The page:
Passion and Profit

Passion drives some people to start a business:

They love to make or do something so much they want to turn it into a living. But starting a small company based on a passion and managing the dollars and cents needed to make it a success are two different things.

“Small-business people we work with tell us all the time that they have no idea about anything to do with the numbers,” says Matt Fargo, a partner at Boulder, Colorado accounting firm and a mentor expert at the Boulder-based Boomtown startup accelerator.

If you want to run a successful company, though, you can’t ignore the numbers. Regardless of what kind of company it is, you have to generate enough cash to buy supplies, pay for other expenses, and if you have employees, meet payroll and associated labor costs.

That means maintaining a positive cash flow, consistently bringing in more revenue from sales than what’s going out for expenses. “Cash flow is the lifeblood of small business,” Fargo says.

In addition to cash flow, companies use other sources of information to determine how well they’re doing, including income statements, equity, debt and balance sheets. Small businesses can track how they’re doing by following key performance indicators (KPIs) such as inventory turns, or the number of times inventory is sold or used in a month, year or other time period. Other KPIs can include:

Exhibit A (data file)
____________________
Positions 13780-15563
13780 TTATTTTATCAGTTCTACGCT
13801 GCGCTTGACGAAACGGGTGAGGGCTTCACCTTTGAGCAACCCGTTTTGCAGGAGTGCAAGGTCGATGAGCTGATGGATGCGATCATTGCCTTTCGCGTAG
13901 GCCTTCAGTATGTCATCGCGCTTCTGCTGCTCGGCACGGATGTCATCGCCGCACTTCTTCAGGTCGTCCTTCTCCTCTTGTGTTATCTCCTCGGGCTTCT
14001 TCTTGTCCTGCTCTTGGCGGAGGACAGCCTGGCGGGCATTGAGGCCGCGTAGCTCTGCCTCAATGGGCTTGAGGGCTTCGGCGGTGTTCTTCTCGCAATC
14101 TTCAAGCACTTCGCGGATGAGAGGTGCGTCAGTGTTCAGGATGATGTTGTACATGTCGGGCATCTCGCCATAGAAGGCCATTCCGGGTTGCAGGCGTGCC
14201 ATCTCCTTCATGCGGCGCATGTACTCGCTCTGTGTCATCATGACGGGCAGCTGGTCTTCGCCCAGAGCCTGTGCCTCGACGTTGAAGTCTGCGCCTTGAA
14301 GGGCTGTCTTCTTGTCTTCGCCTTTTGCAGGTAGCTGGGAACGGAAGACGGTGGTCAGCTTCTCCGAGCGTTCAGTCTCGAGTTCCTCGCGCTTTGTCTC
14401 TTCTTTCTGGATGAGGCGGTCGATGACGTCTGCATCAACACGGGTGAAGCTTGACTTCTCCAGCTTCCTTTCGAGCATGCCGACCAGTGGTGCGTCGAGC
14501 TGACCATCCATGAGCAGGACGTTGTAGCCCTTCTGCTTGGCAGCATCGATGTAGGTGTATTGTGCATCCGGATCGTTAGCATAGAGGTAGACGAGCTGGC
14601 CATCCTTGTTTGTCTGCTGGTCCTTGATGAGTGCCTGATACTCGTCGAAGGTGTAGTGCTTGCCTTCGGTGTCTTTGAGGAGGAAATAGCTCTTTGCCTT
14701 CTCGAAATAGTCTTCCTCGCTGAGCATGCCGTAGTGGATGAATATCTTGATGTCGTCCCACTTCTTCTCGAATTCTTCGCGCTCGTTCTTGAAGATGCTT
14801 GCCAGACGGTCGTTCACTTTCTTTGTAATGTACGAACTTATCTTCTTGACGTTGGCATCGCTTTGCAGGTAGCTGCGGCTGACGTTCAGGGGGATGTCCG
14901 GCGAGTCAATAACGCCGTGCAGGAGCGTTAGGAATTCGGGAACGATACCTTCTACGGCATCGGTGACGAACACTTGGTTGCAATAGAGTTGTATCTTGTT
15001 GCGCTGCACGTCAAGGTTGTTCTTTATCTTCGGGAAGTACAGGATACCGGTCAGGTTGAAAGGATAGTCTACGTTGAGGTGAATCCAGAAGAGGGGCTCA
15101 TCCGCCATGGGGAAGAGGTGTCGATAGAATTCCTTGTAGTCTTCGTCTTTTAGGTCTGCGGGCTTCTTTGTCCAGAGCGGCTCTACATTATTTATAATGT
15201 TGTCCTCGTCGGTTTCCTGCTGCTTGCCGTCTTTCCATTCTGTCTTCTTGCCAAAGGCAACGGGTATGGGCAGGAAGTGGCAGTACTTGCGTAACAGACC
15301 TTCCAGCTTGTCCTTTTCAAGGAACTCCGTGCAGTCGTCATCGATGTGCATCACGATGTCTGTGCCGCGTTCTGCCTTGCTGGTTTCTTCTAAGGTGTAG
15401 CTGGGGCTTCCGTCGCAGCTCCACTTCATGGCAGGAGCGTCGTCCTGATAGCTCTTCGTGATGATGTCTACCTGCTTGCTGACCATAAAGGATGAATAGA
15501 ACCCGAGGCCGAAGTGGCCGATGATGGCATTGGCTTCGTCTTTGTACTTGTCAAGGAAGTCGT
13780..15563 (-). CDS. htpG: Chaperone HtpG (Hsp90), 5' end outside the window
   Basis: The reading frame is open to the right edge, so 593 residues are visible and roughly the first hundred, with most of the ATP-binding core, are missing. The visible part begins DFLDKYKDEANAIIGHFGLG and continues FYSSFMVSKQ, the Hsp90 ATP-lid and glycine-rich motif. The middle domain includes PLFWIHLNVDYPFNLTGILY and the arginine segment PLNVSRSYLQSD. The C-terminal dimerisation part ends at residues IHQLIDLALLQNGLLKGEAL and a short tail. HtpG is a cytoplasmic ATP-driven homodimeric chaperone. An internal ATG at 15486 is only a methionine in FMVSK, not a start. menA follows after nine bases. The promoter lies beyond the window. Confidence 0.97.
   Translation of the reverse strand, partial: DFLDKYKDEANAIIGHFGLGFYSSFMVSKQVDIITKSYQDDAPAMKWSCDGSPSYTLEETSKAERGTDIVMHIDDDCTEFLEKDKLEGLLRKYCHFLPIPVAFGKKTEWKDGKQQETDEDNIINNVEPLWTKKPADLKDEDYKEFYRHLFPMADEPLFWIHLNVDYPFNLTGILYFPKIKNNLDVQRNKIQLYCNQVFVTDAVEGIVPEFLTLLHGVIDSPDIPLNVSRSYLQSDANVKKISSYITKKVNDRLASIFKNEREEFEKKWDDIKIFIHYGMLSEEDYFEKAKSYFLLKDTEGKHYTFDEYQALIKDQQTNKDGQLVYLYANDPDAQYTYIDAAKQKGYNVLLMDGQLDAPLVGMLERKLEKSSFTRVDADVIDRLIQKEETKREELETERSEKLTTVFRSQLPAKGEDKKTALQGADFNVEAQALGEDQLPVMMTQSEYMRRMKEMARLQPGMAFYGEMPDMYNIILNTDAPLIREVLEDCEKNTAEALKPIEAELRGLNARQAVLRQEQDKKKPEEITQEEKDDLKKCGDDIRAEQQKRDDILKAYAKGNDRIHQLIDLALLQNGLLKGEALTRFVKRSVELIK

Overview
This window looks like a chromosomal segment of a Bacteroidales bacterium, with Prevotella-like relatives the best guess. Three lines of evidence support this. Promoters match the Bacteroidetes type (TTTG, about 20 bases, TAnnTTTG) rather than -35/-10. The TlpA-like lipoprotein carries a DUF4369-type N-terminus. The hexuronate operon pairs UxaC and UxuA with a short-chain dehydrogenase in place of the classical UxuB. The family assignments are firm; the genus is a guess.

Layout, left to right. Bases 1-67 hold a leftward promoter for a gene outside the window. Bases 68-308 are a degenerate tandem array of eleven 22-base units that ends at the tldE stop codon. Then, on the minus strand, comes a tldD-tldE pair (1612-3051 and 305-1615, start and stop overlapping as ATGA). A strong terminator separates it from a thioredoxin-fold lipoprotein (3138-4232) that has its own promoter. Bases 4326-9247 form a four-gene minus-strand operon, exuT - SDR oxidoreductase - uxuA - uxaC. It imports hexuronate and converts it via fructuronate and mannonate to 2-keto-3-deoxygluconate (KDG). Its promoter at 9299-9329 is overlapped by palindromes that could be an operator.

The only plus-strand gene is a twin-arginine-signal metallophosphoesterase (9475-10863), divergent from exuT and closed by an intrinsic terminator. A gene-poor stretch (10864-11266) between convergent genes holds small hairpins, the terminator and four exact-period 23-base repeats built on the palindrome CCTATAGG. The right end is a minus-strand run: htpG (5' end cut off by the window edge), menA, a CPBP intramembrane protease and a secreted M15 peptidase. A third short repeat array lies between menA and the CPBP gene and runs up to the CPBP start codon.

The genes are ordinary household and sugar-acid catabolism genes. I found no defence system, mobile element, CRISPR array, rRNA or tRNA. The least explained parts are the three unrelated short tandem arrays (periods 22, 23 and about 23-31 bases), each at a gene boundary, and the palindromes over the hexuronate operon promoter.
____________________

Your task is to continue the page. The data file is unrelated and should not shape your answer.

• Revenue growth
  • Customer retention, turnover and complaints
  • Market share and growth rate
  • Cost per lead and conversion rate
  • Customer online engagement level
  • Order fulfillment cycle time
  • Revenue per employee

To keep tabs on cash flow, KPIs and other numbers, small businesses should at a minimum keep a good set of accounting records, including financial transactions and a balance sheet, and check them every month.

Company owners can accomplish the same thing by using small-business accounting software such as QuickBooks or Xero, or hiring a bookkeeper to help manage the process for them, Fargo says.

It’s not enough to delegate tracking numbers to a third party, he cautions.“The biggest mistake small businesses make is waiting until the end of the year to look at their books,” Fargo says. “You need to regularly monitor cash inputs and outputs. Smart business owners identify key performance indicators, and watch them rigorously.”